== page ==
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Discussion on: Java 15 in 2020: Reasons to *not* use Java?

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michelemauro profile image
michelemauro

Well, immutability is just a final away. Maybe you meant "lack of immutability as default"?
What do you mean as "first class citizen"?

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tim_klug profile image
Tim Klug

Even with final, a List is still mutable. I like the idea to explicitly make things mutable and have immutable types per default. Just the noise of the verbosity code.
I normally end up having a large code base in a class, to prevent the class from being abused. So the next developer needs to read all the code again, ...

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michelemauro profile image
michelemauro

There are ways to cope with that. But if you are really hurt by the verbosity yes, you can only get that short in Java. There are alternatives, even on the JVM.

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tim_klug profile image
Tim Klug

On the JVM I like atm Kotlin the most. I have worked with C# and F# and now the company uses Java. But for me on the long run, I will try to focus on Kotlin.

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brunoborges profile image
Bruno Borges Author

But isn't this code clear, non-verbose and with an immutable list?

import java.util.*;
import static java.lang.System.out;

public class Hello {
  public static void main(String... args) {
    var a = "a";
    var b = "b";
    var c = "c";

    // immutable list
    var immutList = List.of(a, b, c);

    // create a mutable list of the strings above
    var l1 = new ArrayList<>(immutList);
    l1.add("d");

    // turn list back to immutable
    var immutList2 = Collections.unmodifiableList(l1);
    immutList2.forEach(out::println);
    immutList2.add("e"); // runtime exception
  }
}
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tim_klug profile image
Tim Klug

From my point of view I mostly use the of() functions to create a data structure. But while the list itself is immutable the elements are still mutable.

public class Main {

    public static void main(String[] args) {
        var a = "a";
        var b = "b";
        var c = "c";

        List.of(a, b, c)
                .forEach(it -> it = null); // mutate the data
    }
}

And I think here is the think that often ends in the NPE hell. Some people write very protective code, where everything that could be null, is checked for null. There is no concept like val from the Kotlin world.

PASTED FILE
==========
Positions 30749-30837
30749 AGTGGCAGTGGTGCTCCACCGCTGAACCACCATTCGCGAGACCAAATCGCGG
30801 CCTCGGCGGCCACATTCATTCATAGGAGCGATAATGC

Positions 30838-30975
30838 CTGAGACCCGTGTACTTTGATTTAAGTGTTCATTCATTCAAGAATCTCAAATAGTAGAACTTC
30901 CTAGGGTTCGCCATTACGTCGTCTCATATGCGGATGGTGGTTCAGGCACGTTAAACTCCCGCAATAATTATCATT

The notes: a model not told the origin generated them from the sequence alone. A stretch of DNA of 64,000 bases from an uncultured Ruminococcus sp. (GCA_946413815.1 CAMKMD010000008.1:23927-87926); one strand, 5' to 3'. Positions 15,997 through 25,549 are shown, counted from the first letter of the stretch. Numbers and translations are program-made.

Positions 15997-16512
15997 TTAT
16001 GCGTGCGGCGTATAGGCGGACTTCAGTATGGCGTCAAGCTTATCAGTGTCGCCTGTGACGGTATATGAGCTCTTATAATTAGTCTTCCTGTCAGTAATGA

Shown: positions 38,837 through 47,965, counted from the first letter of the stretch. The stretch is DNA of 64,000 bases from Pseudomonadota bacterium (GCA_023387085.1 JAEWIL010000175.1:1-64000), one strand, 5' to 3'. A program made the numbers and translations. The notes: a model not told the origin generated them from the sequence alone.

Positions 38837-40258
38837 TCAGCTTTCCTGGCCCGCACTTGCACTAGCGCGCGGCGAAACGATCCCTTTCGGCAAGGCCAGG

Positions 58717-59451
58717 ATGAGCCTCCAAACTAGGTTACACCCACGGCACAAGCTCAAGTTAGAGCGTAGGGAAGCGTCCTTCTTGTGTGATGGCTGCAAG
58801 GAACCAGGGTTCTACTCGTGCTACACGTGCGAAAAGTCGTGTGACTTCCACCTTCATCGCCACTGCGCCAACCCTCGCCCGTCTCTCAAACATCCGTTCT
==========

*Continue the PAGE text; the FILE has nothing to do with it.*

So from what I saw in the code bases I worked with is, that some people are using something like this:


void doSomething(List<Item> items, Data someDate) {
  ...
}

When I go through those methods, they mutate some items or all of the list. Now here you need to be aware, that the list is passed by ref. So testing and complexity of the code is not super trivial anymore. So what I meant with first class citizen is the idea, that from my point of view it should be easy to not mutate a state and write pure functions and mutating the state should need much more verbosity code. But that is what I think.

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brunoborges profile image
Bruno Borges Author • Edited
List.of(a, b, c)
       .forEach(it -> it = null); // mutate the data

This code doesn't change the data at all. The list continues to be the same after the forEach. This code above is the same as this:

        var a = "a";
        var b = "b";
        var c = "c";

        var list = List.of(a, b, c);
        list.forEach(it -> it = null); // mutate the data
        System.out.println(list);  // prints [a, b, c]

        for(var x : list) {
          x = null;
        }
        System.out.println(list); // prints [a, b, c]

The data continues to be immutable.

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michelemauro profile image
michelemauro

If you need val immutability, Scala is just a few jars away, And VSCode support with Metals is getting really good.

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almostconverge profile image
Peter Ellis

Fun fact: final classes with only final fields are NOT entirely immutable.